Canada and the First World War


The war began as expected, with opposing armies moving rapidly against each other and maneuvering for advantage.

Opening Moves

The Germans swept through neutral Belgium to crash into northern France, as part of a long-prepared strategy called the ‘Schlieffen Plan.’ The French moved east to recapture Alsace and Lorraine.

Britain met its obligations to France and Belgium by pouring troops into the path of advancing German forces in Flanders, along the border between France and Belgium near the English Channel.

Austrian forces struck Serbia, Russia moved against eastern Germany, and Russian and Austro-Hungarian forces clashed in central Europe.

Near Defeat for France and Britain

The war in the west was almost lost. The German armies swept south, while French forces were stopped, with heavy casualties, in their eastward offensive. But after German forces had marched several hundred kilometres towards Paris, a combined French and British force halted them in the five-day Battle of the Marne in early September. The exhausted Germans reeled back to establish firmer defensive positions. The battle saved France, but a large swath of territory had been lost, and many tens of thousands killed.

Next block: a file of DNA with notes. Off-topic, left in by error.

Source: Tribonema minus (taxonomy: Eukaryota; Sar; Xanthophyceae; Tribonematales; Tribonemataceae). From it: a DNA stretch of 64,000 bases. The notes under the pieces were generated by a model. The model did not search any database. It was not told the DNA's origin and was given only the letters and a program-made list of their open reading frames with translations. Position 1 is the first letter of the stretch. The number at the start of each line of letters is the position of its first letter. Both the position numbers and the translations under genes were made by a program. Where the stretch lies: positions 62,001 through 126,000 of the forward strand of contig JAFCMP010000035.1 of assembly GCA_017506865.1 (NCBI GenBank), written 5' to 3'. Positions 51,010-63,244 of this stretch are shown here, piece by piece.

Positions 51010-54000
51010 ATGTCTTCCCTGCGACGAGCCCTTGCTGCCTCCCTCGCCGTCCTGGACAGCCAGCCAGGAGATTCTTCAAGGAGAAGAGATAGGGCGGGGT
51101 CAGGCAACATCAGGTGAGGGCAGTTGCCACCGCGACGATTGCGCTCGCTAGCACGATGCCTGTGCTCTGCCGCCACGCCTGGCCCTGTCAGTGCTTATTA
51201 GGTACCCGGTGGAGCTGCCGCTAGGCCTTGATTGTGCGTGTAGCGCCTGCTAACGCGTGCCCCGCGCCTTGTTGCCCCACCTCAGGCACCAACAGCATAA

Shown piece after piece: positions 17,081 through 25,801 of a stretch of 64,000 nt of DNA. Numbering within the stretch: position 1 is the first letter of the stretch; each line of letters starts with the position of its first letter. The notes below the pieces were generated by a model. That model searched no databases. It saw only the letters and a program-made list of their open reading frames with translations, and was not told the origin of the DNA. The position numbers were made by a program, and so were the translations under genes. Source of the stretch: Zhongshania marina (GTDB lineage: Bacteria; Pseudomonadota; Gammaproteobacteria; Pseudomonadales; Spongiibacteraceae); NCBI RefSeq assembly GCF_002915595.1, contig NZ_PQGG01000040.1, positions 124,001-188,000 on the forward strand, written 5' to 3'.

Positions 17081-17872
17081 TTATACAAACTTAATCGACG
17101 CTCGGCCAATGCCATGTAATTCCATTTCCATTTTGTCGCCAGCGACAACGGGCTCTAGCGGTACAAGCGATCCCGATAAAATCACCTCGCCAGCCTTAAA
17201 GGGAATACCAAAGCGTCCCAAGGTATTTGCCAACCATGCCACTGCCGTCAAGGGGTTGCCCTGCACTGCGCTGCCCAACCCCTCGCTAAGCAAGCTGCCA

The Race to the Sea

Following the Battle of the Marne, German and Allied armies maneuvered against each other, seeking an open flank to slip past and force the other’s retreat.

In a series of battles known collectively as the ‘Race to the Sea,’ each side defeated the other’s efforts to outflank it. The fighting front from Paris to the English Channel then filled in with opposing defence lines, as the withering effects of firepower forced soldiers to dig into, and under, the ground.


Within a few months, and after hundreds of thousands of casualties, all movement had ceased. Armies faced one another across an enormous trench system that stretched some 700 kilometers from Switzerland to the North Sea. Frontal assaults against artillery, machine-guns, and massed rifle fire caused terrible casualties.

The quick war in the West had ground to a stalemate and would now enter a static phase broken rarely over the next four years. In some places, especially on the vast Eastern Front or in the deserts of the Middle East, armies retained greater mobility, but in western Europe, northern Italy, the Balkans, and anywhere else that firepower could dominate movement, the troops dug in and trench warfare began.

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